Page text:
Is Warsaw about to ration travel, meat, and dairy?

The C40 cities association, which campaigns for reducing global warming, has made recommendations to its members to radically reduce food consumption and travel

editor: Grzegorz Adamczyk
Photo: G. Adamczyk

A report commissioned for the C40 Cities Climate Leadership Group has proposed radical reductions in the consumption of meat and the amount of travel its citizens should undertake.

Researchers from Leeds, England, provided the report of the C40, an association of metropolitan cities responsible for 10 percent of global emissions of greenhouse gasses that is committed to the development of “healthy, just, and resilient communities.”

Cities involved with the C40 include Warsaw, Berlin, London, and Istanbul.

The researchers propose a limit of 16 kilograms of meat per annum for every person. An average Pole currently consumes 70 kilograms of meat per annum. 

The report also recommends a big reduction in the consumption of dairy products. While an average Pole currently consumes 200 kilograms of dairy products every year, the new limit would be 90 kilograms.

The proposed reductions also cover air flights. It is recommended that one person should take a return flight just once every two years, but mobility is to be reduced within cities too. It is recommended that the number of cars should fall to 190 for every 1,000 inhabitants. In Poland, the level currently is 600 vehicles per 1,000 inhabitants. It is also recommended that cars should last at least 20 years.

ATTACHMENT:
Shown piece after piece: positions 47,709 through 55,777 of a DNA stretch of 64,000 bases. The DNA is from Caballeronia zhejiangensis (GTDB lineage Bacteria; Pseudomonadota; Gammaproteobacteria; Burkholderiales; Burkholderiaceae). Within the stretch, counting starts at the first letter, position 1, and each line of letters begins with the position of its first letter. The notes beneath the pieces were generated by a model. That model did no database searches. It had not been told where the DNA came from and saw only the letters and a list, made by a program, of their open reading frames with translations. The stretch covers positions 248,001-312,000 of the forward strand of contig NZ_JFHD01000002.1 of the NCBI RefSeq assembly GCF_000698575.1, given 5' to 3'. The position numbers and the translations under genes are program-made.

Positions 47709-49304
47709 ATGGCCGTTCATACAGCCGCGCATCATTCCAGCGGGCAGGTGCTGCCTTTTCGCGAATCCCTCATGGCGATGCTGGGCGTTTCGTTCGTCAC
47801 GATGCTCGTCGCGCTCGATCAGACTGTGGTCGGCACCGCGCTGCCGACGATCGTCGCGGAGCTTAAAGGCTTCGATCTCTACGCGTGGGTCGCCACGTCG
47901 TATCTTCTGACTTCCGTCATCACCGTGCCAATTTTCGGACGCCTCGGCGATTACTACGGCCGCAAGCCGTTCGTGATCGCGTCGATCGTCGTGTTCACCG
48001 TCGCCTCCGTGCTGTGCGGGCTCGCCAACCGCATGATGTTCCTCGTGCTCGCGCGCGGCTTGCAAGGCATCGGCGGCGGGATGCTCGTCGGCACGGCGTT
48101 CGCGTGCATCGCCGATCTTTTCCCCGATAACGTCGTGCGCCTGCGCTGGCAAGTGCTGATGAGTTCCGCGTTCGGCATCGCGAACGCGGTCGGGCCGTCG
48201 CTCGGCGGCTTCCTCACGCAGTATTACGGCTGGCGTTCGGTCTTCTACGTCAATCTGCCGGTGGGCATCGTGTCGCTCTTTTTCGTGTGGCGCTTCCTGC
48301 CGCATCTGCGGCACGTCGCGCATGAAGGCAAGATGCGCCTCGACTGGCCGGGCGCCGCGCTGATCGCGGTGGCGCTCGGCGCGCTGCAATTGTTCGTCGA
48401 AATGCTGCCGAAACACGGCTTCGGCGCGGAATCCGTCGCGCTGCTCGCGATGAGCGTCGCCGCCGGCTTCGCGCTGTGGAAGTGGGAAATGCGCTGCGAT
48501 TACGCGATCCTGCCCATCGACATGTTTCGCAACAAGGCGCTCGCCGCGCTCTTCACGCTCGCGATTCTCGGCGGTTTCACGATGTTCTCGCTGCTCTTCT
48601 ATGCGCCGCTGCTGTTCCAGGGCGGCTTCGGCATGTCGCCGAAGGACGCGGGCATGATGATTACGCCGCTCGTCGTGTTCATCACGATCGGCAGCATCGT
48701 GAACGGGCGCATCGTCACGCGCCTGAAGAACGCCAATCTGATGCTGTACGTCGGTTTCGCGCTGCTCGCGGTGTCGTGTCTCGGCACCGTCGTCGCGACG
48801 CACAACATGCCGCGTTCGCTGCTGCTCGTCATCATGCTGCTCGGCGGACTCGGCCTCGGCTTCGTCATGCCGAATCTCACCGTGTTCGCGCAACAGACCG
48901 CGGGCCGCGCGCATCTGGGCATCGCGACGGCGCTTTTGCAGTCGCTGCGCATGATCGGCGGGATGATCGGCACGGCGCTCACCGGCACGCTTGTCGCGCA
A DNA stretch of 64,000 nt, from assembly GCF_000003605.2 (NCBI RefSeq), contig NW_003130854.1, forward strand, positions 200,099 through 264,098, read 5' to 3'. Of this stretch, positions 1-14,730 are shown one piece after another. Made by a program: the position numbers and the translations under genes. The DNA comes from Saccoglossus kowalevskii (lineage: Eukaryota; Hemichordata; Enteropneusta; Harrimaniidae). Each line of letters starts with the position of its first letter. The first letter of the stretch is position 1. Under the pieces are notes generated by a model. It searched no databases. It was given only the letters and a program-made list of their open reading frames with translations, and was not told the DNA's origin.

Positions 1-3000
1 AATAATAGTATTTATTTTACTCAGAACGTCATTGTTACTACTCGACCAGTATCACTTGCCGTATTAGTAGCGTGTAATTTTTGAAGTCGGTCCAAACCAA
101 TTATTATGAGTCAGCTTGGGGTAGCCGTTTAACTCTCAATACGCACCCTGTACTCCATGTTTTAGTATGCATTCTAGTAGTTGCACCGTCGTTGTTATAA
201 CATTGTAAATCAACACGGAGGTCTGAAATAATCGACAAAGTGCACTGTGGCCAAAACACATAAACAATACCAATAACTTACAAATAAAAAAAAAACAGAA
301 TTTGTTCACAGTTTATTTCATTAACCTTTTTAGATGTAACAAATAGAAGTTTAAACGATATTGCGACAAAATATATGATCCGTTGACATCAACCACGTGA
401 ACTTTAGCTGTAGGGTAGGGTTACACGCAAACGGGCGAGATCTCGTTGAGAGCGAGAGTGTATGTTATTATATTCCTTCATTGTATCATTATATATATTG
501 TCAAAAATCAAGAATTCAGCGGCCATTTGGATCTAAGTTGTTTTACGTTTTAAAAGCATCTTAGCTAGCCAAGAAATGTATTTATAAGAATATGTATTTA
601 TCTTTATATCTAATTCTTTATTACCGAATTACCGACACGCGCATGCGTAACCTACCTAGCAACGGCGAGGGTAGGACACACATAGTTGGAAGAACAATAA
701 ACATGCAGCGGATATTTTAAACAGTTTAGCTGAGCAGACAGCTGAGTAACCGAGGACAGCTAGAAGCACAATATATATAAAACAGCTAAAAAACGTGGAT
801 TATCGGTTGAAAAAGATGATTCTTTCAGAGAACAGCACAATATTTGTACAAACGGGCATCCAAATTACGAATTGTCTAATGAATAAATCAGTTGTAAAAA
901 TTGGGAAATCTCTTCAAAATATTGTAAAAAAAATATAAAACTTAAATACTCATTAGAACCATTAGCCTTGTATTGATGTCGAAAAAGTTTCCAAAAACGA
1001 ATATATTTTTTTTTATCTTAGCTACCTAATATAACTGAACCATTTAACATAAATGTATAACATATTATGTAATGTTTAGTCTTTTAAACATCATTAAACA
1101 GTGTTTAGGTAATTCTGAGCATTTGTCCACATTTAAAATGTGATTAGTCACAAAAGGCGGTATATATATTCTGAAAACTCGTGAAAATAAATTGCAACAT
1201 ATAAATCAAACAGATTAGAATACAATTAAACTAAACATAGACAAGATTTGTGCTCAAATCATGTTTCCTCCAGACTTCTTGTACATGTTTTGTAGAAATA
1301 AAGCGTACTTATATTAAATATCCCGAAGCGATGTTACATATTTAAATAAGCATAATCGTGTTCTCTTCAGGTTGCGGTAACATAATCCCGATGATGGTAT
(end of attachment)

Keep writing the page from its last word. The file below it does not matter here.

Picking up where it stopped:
Warsaw’s City Hall is convinced that participation in C40 will help the Polish capital realize its climate responsibilities. Its aim is to reduce emissions by as much as 40 percent by 2030 and to reach climate neutrality by 2050. But the City Hall, despite saying that the research report is an inspiration to members of C40, refused to elaborate on how it would implement the recommendations.

It also stressed that decisions on the scope of emissions covered by local audits were a matter for each individual city. Presently, Warsaw has not taken the decision to include emissions generated beyond its boundaries into the mix. 

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